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alert - warning

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Emergency Alert System

The Emergency Alert System (EAS) is a national public warning system that requires radio and TV broadcasters, cable TV, wireless cable systems, satellite and wireline operators to provide the President with capability to address the American people within 10 minutes during a national emergency.

Broadcast, cable, and satellite operators are the stewards of this important public service in close partnership with state, local, tribal, and territorial authorities.

FEMA, in partnership with the Federal Communications Commission and National Oceanic and Atmospheric Administration, is responsible for implementing, maintaining and operating the EAS at the federal level.

Emergency Alert System Details

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Messages can interrupt radio and television to broadcast emergency alert information.

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Messages cover a large geographic footprint. Emergency message audio/text may be repeated twice, but EAS activation interrupts programming only once, then regular programming continues.

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Messages can support full message text for screen crawl/display, audio attachments in mp3 format, and additional languages.

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It is important for authorities who send EAS messages to have a relationship with their broadcasters to understand what will be aired via radio, TV and cable based on their policies. Policies vary from station to station.

Tests of the Emergency Alert System

FEMA is also responsible for national-level EAS tests and exercises.

National-level tests of EAS evaluate the readiness of the system and our national alerting capability in the absence of internet connectivity.

 Why Do a National EAS Test?

  • The IPAWS Modernization Act of 2015 (Public Law 114-143) requires FEMA  to conduct, not less than once every three years, a nationwide EAS test. The Act, which became law in April 2016, requires FEMA to help ensure that under all conditions the President can alert and warn the civilian population in areas endangered by natural disasters, acts of terrorism and other man-made disasters or threats to public safety.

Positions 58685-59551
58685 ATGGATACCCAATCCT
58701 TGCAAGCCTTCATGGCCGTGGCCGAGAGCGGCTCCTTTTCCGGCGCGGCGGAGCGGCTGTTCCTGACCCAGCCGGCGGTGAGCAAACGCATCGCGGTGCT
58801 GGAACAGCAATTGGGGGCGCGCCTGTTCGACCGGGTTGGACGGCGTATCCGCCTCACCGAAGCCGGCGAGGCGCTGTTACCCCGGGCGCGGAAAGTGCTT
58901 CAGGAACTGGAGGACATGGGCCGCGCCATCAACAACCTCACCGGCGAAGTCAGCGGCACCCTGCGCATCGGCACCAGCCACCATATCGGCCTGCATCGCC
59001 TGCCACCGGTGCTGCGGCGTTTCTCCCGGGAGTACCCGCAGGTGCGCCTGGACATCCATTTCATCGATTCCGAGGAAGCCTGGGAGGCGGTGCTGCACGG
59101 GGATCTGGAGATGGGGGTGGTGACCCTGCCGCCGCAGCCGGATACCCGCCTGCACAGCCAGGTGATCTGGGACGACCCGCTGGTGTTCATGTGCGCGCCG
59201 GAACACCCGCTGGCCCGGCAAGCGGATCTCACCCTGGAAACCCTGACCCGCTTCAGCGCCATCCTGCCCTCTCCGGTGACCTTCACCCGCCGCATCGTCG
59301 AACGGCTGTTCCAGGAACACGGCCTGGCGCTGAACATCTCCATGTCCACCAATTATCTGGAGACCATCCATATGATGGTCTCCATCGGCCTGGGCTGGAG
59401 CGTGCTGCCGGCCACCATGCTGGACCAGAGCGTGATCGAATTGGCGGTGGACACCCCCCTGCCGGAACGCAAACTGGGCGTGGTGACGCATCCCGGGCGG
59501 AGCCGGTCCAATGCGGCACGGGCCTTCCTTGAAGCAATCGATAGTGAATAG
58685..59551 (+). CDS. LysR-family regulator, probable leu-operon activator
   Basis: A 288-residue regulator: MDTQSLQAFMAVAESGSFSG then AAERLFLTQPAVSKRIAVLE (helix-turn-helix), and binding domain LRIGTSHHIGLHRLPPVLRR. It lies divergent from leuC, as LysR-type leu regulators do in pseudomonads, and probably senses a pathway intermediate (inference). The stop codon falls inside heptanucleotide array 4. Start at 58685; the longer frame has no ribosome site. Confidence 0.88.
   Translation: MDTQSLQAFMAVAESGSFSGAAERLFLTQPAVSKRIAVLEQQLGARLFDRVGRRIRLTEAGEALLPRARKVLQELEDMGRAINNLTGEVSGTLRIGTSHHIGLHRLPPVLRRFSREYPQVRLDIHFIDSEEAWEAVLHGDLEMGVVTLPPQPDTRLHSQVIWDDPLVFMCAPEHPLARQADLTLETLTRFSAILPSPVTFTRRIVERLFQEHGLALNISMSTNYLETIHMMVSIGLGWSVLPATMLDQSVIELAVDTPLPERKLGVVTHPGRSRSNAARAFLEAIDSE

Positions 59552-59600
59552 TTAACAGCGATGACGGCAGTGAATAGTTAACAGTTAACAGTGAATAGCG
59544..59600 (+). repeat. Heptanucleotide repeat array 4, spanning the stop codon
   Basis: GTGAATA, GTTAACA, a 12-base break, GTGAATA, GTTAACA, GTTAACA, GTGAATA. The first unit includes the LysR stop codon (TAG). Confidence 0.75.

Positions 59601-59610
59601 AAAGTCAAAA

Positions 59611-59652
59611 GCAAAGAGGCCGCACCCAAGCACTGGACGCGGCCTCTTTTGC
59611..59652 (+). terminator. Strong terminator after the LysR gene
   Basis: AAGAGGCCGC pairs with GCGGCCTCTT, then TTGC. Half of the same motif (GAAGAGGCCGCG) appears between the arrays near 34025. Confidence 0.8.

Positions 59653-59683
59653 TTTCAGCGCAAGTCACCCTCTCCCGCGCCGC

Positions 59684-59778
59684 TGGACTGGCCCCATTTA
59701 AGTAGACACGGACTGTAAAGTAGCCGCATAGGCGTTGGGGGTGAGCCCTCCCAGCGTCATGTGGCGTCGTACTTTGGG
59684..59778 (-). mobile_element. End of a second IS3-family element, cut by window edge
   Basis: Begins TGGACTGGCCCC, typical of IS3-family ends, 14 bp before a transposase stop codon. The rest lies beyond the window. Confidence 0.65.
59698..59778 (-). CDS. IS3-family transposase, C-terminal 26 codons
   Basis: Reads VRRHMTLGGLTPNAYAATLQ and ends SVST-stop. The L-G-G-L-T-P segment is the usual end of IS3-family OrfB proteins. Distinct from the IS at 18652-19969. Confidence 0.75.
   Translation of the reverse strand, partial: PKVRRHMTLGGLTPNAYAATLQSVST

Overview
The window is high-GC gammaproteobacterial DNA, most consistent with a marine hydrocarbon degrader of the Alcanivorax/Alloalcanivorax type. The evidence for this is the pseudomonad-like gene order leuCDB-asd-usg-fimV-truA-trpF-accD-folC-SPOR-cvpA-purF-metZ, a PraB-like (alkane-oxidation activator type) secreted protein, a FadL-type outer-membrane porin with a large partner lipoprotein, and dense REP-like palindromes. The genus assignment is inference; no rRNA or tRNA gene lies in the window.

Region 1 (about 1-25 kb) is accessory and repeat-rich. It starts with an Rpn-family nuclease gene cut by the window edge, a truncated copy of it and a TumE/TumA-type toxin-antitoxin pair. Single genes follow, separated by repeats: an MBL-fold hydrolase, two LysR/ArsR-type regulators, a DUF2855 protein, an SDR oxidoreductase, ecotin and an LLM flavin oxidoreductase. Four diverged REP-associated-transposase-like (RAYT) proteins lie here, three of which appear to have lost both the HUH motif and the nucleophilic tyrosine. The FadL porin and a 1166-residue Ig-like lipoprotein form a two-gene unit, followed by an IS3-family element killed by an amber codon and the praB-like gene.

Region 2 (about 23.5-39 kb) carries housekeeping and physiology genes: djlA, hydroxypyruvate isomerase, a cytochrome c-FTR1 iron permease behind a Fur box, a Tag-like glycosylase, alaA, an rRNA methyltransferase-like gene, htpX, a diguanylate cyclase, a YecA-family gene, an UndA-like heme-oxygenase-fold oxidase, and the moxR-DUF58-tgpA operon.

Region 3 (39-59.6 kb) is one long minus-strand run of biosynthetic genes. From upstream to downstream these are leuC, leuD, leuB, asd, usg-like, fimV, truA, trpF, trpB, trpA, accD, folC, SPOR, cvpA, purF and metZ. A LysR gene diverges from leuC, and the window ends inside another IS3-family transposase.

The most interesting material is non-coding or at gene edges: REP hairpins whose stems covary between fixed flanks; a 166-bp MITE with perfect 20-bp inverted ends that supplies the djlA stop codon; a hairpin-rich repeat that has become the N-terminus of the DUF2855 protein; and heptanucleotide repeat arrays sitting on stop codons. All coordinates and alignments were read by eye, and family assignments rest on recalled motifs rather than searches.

• The testing process is designed to evaluate the effectiveness of the IPAWS Open Platform for Emergency Networks and assess the operational readiness of the infrastructure for distribution of a national message and determine whether technological improvements are needed.
  • Testing will help ensure an effective and reliable system exists to provide timely and accurate alerts to the public. After each test, an after-action report and improvement plan is created and incorporated into future testing to ensure continual advancement of alert and warning capabilities.
  • The national tests encourage communication and strengthen relationships between the broadcast, wireless and emergency management communities.

Before a national EAS test is conducted, there is significant coordination with radio and television broadcasters, cable systems, satellite radio and television providers, wireline video providers, and emergency managers.

Nationwide Tests

On Aug. 7, 2019 FEMA, in coordination with the FCC, conducted the fifth nationwide test of the EAS. Previous EAS national tests were conducted in November 2011, September 2016 and 2017, and October 2018, in collaboration with the Federal Communications Commission, radio and television stations,, and emergency management officials.

The audio test message was similar to regular monthly EAS test messages with which the public is familiar: “This is a test of the national Emergency Alert System.”  The intent of 2019’s test was to evaluate the readiness of the national alerting capability in the absence of internet connectivity.